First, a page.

By loading kids with high expectations and micromanaging their lives at every turn, parents aren’t actually helping. At least, that’s how Julie Lythcott-Haims sees it. With passion and wry humor, the former Dean of Freshmen at Stanford makes the case for parents to stop defining their children’s success via grades and test scores. Instead, she says, they should focus on providing the oldest idea of all: unconditional love.
Here is an excerpt from the video…It’s definitely worth watching.
….But if you look at what we’ve done, if you have the courage to really look at it, you’ll see that not only do our kids think their worth comes from grades and scores, but that when we live right up inside their precious developing minds all the time, like our very own version of the movie “Being John Malkovich,” we send our children the message: “Hey kid, I don’t think you can actually achieve any of this without me.” And so with our overhelp, our overprotection and overdirection and hand-holding, we deprive our kids of the chance to build self-efficacy, which is a really fundamental tenet of the human psyche, far more important than that self-esteem they get every time we applaud. Self-efficacy is built when one sees that one’s own actions lead to outcomes, not… There you go. Not one’s parents’ actions on one’s behalf, but when one’s own actions lead to outcomes.
So simply put, if our children are to develop self-efficacy, and they must, then they have to do a whole lot more of the thinking, planning, deciding, doing, hoping, coping, trial and error, dreaming and experiencing of life for themselves. Now, am I saying every kid is hard-working and motivated and doesn’t need a parent’s involvement or interest in their lives, and we should just back off and let go? Hell no…..
Julie Lythcott-Haims is the author of the New York Times best-selling book How to Raise an Adult: Break Free of the Overparenting Trap and Prepare Your Kid for Success. The book emerged from her decade as Stanford University’s Dean of Freshmen. She speaks and writes on the phenomenon of helicopter parenting and the dangers of a checklisted childhood.
4 thoughts on “How To Raise Successful Children without Over-parenting”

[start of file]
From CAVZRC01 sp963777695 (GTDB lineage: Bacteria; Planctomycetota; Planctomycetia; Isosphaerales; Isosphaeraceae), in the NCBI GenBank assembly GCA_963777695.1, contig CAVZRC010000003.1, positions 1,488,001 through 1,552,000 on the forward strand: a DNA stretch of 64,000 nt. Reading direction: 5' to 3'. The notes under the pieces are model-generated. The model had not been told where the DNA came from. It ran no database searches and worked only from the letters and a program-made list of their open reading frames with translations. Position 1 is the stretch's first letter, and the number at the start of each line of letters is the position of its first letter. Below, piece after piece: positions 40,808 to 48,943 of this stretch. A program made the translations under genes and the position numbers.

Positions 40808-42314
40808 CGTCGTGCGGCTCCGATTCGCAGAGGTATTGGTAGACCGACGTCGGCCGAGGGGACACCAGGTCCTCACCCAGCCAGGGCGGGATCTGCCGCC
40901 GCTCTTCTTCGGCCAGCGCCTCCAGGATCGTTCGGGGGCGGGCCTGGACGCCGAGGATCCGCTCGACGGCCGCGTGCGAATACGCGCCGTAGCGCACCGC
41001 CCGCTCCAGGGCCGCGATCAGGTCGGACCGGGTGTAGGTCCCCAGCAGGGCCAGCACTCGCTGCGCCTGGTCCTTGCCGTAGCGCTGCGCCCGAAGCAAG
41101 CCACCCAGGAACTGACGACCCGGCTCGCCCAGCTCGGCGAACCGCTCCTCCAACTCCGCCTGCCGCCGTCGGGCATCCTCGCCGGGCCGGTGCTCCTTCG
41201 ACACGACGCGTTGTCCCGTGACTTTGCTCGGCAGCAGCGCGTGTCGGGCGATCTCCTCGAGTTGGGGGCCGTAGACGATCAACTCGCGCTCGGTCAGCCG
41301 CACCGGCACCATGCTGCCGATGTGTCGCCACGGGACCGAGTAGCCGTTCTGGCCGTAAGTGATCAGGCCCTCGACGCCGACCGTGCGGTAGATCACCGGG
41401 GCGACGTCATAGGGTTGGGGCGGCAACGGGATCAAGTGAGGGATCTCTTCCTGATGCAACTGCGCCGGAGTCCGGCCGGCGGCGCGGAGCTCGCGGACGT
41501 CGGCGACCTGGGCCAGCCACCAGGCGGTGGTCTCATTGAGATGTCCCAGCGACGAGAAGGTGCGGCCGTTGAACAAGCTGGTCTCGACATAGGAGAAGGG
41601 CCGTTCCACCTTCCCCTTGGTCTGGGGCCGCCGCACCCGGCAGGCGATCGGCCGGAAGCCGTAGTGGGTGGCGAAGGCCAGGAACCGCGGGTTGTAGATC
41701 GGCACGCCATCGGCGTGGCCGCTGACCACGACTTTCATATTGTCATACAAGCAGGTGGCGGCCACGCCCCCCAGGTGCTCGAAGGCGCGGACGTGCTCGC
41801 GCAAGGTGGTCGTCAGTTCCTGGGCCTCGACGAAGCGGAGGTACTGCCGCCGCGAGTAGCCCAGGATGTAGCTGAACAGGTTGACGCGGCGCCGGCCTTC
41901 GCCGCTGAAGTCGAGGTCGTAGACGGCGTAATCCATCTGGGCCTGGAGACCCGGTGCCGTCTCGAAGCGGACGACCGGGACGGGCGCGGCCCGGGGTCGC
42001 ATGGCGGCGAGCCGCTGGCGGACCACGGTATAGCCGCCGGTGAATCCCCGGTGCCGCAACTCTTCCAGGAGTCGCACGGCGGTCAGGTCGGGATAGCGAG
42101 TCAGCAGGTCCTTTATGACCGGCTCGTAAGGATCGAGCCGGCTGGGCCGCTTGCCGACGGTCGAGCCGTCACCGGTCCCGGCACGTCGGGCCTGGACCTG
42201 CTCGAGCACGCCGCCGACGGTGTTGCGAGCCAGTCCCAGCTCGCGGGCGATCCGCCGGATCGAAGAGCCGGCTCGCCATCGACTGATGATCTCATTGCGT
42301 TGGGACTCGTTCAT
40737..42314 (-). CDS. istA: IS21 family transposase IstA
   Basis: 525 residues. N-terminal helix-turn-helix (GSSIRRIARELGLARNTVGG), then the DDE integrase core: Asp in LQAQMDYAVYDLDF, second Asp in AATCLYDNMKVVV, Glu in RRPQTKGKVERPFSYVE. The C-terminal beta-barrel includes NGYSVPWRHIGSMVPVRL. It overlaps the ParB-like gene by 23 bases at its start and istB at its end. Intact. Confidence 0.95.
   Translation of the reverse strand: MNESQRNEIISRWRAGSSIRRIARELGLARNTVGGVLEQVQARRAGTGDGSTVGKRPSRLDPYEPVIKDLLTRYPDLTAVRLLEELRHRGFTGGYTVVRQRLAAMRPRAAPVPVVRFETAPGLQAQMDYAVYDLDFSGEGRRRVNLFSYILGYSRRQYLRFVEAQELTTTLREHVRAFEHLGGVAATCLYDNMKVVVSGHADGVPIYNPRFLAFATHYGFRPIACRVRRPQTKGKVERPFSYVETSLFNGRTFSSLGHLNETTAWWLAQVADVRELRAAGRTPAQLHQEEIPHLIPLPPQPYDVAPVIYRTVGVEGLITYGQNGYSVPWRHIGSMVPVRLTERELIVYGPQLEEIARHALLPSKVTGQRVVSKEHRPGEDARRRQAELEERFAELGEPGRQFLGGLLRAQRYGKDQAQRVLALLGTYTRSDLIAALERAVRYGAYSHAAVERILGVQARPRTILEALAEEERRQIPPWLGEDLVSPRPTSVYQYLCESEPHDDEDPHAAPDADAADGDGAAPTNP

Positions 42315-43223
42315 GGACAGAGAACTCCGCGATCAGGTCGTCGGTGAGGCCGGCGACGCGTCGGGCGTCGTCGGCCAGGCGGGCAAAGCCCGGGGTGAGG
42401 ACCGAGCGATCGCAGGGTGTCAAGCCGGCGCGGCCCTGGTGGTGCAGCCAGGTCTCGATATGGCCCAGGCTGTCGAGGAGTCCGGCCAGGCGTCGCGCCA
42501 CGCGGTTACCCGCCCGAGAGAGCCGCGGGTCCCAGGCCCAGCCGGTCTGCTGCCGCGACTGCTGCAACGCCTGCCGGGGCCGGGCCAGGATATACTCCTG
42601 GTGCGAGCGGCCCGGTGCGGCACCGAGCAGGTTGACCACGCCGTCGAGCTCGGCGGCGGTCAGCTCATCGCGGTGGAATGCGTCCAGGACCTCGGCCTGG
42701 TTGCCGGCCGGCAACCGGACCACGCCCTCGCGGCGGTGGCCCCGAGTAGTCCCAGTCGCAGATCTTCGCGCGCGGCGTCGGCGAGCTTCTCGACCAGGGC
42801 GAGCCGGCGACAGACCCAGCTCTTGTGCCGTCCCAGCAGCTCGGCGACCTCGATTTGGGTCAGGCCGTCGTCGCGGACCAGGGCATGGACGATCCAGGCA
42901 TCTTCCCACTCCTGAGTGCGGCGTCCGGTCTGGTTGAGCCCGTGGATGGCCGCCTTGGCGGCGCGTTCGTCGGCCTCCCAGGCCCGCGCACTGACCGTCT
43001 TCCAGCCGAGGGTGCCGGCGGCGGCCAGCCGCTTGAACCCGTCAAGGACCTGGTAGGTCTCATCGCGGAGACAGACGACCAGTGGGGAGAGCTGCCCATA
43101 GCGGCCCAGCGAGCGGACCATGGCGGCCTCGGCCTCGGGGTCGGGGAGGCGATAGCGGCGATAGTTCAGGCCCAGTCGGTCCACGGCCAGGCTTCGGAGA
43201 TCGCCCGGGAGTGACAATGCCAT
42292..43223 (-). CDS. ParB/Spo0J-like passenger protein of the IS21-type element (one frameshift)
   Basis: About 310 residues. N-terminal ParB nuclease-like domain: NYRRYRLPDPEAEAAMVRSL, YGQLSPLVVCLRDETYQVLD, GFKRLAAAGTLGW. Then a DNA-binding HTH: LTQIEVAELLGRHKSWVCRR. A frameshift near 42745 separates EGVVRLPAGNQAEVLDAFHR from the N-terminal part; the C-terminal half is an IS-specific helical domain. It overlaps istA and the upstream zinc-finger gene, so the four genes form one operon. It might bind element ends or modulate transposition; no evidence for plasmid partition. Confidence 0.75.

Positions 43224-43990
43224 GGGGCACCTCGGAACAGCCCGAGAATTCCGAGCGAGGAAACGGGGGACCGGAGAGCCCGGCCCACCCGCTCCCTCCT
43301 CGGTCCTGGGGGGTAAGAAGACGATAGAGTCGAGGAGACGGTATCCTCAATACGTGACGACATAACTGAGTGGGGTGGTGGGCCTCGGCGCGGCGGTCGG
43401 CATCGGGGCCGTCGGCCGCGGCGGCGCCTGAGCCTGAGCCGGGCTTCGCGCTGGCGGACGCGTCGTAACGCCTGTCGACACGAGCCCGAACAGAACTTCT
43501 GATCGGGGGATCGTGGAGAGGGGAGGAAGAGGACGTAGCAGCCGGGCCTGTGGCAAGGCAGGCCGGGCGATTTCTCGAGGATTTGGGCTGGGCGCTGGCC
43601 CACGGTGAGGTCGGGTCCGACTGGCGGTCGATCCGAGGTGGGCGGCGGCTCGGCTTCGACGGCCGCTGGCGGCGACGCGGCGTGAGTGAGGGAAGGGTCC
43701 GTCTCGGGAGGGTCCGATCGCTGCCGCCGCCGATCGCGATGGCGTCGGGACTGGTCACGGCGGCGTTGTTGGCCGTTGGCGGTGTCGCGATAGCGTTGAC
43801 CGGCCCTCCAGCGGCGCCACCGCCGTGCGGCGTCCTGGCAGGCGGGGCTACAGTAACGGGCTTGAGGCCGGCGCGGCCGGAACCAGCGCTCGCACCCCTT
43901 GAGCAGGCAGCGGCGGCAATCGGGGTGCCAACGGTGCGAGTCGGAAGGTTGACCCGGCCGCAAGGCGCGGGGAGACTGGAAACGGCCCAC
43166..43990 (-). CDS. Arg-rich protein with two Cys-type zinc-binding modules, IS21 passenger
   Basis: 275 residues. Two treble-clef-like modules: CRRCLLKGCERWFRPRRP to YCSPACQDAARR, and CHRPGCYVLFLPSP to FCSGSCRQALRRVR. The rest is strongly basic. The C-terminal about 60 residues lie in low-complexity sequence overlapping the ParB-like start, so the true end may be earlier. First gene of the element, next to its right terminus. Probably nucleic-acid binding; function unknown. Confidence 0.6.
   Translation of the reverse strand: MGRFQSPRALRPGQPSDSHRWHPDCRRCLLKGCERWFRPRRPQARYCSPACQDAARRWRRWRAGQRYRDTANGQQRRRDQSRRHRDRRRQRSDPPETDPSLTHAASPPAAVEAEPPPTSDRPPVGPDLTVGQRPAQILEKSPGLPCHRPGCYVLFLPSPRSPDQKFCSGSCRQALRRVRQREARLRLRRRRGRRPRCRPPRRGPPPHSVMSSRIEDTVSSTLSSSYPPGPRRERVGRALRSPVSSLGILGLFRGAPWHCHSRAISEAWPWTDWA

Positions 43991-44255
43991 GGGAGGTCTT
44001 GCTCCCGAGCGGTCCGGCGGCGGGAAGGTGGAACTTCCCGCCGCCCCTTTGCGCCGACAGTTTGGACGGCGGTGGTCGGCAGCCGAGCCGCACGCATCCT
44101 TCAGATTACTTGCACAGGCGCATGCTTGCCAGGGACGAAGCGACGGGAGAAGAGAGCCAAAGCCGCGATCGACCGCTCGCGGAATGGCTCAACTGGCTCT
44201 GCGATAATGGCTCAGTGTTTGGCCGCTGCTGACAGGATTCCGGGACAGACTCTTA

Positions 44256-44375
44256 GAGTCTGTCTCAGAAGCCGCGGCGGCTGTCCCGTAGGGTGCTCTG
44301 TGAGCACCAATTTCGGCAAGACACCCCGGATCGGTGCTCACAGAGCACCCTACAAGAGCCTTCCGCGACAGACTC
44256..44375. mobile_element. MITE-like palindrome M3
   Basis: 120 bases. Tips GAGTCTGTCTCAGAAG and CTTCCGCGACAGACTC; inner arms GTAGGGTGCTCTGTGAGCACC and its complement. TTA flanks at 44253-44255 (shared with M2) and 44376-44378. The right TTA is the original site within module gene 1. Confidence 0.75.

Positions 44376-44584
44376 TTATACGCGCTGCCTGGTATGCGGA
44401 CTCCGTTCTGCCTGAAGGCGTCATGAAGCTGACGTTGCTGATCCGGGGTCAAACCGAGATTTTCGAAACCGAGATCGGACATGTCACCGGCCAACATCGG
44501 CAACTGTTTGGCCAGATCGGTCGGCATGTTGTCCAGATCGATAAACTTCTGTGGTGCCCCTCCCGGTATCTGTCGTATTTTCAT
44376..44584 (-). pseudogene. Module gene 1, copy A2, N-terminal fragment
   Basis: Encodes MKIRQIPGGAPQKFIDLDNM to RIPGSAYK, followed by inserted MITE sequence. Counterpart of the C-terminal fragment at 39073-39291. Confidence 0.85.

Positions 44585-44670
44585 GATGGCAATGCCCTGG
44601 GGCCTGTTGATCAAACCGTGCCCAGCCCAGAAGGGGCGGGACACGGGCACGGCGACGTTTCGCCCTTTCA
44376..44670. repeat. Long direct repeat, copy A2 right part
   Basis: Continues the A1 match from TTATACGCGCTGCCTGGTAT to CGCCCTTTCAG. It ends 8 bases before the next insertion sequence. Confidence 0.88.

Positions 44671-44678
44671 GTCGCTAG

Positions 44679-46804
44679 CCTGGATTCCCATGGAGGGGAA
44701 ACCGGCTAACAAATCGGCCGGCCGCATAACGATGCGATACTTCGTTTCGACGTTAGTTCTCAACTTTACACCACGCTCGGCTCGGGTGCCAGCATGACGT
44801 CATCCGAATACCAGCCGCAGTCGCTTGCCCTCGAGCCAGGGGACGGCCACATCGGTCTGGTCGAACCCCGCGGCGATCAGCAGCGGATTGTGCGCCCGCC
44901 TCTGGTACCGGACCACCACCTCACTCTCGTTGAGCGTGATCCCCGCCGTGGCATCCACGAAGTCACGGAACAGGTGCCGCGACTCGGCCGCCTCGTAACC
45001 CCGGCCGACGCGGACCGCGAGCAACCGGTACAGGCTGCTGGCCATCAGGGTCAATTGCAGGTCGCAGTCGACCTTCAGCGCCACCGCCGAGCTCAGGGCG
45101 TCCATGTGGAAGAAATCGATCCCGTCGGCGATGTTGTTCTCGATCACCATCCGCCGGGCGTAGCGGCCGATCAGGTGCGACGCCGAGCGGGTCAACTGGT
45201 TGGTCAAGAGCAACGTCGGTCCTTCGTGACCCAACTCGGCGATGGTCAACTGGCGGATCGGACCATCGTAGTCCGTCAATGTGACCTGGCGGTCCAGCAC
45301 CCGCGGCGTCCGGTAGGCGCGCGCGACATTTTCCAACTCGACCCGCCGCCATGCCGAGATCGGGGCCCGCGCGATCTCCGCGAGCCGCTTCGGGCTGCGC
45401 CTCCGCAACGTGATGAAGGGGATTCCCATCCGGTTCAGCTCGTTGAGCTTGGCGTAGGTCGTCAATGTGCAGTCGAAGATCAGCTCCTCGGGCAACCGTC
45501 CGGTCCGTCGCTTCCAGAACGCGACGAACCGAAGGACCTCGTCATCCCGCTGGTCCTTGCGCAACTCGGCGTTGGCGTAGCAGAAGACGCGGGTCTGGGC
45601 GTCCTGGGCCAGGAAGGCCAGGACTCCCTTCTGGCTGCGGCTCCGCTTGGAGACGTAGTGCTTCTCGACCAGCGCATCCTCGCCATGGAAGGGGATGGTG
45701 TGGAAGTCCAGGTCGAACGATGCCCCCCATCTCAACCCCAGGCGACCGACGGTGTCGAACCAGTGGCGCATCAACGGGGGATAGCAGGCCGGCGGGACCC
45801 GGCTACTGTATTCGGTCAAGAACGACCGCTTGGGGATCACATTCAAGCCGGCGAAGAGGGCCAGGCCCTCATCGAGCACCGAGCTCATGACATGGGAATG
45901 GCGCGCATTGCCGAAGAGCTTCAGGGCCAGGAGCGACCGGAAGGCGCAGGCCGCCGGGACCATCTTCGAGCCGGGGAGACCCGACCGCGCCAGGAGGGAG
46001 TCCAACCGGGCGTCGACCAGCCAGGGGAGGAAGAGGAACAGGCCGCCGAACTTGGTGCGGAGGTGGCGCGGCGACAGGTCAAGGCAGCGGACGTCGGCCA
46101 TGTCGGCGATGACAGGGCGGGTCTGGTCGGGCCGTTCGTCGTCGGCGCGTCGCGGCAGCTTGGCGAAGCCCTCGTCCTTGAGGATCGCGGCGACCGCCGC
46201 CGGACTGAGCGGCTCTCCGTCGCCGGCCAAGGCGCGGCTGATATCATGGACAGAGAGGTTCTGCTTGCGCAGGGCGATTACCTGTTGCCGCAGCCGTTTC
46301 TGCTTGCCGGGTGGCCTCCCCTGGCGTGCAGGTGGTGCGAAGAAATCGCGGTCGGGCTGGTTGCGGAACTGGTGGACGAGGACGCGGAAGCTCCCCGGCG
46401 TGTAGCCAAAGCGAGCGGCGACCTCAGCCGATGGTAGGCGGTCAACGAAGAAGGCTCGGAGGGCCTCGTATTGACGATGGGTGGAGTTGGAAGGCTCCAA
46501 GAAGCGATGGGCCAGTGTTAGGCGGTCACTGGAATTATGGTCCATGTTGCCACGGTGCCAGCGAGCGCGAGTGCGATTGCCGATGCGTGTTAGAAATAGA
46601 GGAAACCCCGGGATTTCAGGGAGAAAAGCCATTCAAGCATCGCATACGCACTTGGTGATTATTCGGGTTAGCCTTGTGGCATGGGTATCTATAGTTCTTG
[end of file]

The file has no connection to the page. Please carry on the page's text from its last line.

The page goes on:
I always remind myself that we as parents do not own these children. They are gifts from God. They belong to God. We are only custodians to teach them and show them what we believe is right. We have experienced a bit of life to be able to guide them in their journey in life.
They will have their own experiences in life but it is what we have taught them that will echo in their minds as they go along. The Word says that we should train up a child in the way he should go and when he is old he will not depart from it. God also will teach them so that great will be their peace.
As they become young adults and believe that they know what is right and what is wrong, we can always call on their creator to give us the right words to say to them and to let us know when to say them.
This doesn’t mean that we are afraid to talk to them but, once we remember that we don’t own them, that they belong to God, then we will always say the right words that will lead them aright.
I agree with Nana. Every child has one gift or the other. Every child has his destiny to fulfil. We should not enforce our desired career/profession on them.
We as parents can point out their gift and encourage them to be the best in whatever career they choose.
We serve an excellent God and therefore we can encourage them to seek excellence in all they do. Even when they short fall of expectation, it is not the end of the world. God who owns them knew about it before it happened . So, we must encourage them even though we are disappointed ànd they know it.
Finally, as we pray for our children, and teach them the ways of God and the values of life, and encourage them to work hard, God will crown our efforts with success and cause our children to excel and be successful.
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Well said Ayo. We are custodians and one of the things we should do is bring out the best in our children.
I for one believe that children live out their fullest potential when parents are able to love and develop them at what they do best. As diverse as the world is, African parents for one must do away with career stereotypes where children are forced into certain careers all because they appear prestigious or that their parents secretly wished they had been in those professions.
Over-protecting never gets the desired results; rather it churns out individuals who know nothing about the real world and are heavily dependent on their parents.
Parents in my view point should remember that children will one day become adults and eventually parents and they ought to be brought up and guided in that light.
My advice to parents would be to define the value system for the family and instill them in their children. The effectiveness of this is strongly influenced by how well parents live exemplary lives as Children will more often than not, replicate what parents do as against what they say. And also mistakes are a normal phenomenon and parents must be welcoming of them. The beauty about them is that they serve as learning tools which result in making one better.
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Thanks Nana, it’s amazing what love and acceptance can do especially when it comes from a parent.
While there is a natural tendency for parents to want to give their children a “soft landing”, it is important that we do what will help them become productive adults and this often means resisting the urge to micro manage and over-protect.